Do You Excuse How An Older Person Treats You?

older person

Sometimes, yes and other times not at all.

The trouble many people have is deciding criteria for when to excuse an older person’s ways in interacting and when to not do so.

We all would agree that medical illnesses such as Alzheimer’s Disease, vascular dementia, brain tumors, known side effects from medicine or medical treatment, definitely entitle anyone regardless of their age, to be excused for unusual social behavior.

What shall we say about great-aunt Doris, whom all who know her regard as impatient, hypercritical, and demanding of others what she rarely offers of herself?

Maybe someone in your family resembles old uncle Ben. On the surface he is friendly and cordial to everyone. Though not obviously close to any particular family member, twenty five years ago you comforted your frightened and overwhelmed second cousin who confided in you about how uncle Ben persuaded him into sexual engagement.

Age alone does not excuse or negate selfishness, exploitation, wrong or unfair action toward others.

Great-aunt Doris did not commit a crime as old uncle Ben did.

The evidence of Doris’ damage is nonetheless difficult to assess and address because it all occurs invisibly through ordinary words.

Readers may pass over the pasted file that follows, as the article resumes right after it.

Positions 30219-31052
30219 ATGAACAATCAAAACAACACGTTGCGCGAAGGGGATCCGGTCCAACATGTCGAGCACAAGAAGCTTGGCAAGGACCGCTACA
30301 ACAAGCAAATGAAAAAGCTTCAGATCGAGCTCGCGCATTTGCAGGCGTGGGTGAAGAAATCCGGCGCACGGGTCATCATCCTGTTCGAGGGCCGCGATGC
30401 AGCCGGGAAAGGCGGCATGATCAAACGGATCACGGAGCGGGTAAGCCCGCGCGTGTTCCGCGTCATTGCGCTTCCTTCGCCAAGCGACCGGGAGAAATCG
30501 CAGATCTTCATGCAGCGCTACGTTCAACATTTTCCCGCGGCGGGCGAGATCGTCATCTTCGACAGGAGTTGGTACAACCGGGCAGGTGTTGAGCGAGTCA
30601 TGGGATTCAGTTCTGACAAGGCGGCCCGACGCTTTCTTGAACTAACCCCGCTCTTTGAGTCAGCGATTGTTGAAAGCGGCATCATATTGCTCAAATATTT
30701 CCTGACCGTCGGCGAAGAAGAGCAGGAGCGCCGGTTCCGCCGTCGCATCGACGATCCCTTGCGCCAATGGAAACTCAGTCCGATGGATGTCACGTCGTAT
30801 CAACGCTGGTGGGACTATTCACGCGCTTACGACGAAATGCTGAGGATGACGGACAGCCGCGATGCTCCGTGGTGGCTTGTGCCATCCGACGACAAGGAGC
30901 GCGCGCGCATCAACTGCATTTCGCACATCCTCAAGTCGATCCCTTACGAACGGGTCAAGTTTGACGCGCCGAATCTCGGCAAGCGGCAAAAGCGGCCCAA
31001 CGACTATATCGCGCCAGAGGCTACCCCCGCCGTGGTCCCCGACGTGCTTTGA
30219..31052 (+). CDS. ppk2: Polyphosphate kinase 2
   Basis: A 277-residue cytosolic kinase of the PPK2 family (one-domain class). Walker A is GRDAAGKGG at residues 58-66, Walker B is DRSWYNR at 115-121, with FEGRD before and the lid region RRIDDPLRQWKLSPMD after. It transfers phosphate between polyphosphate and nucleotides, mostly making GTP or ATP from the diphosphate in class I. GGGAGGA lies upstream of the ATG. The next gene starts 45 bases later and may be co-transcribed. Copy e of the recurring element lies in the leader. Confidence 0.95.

On-going interactions of verbal and emotional cruelty, and certainly sexual overpowering of a child, each harm a person’s sense of who they are.

If you feel diminished by someone who was part of your early life and who diminishes you still now, give yourself the personal freedom to decide whether, how much, and how deeply to connect with this person.

Consider whether in advance of a holiday family event, starting a truthful conversation with either uncle Ben or great-aunt Doris about your feelings would help you.

To state one’s position always gives the speaker the value of identifying and releasing stored up pain.

If you’re really lucky, uncle Ben or great-aunt Doris will be glad you opened the door for honest dialogue and care.

If you’re not ready this year or decide against opening your heart to someone who’s harmed you, then your clarity and resolve will strengthen your sense of dignity in your best way forward relating to the particular person.

Whichever variation you follow, the one to drop is pretending all is well simply because the person who harmed you is now old.

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About Sherry Katz

Sherry Katz, LCSW is primarily a couples therapist who counsels partners and individuals of all adult ages, in relieving tension and unhappiness in their relationships. The spectrum of care in her practice includes recuperating from infidelity, clarifying and strengthening trust and communication, restoring and developing common ground for a relationship. Ms. Katz has a secondary practice interest in helping family members align themselves in response to caring for elderly parents, especially a parent who has Alzheimer's Disease.Old Stories, New Views Family Therapy

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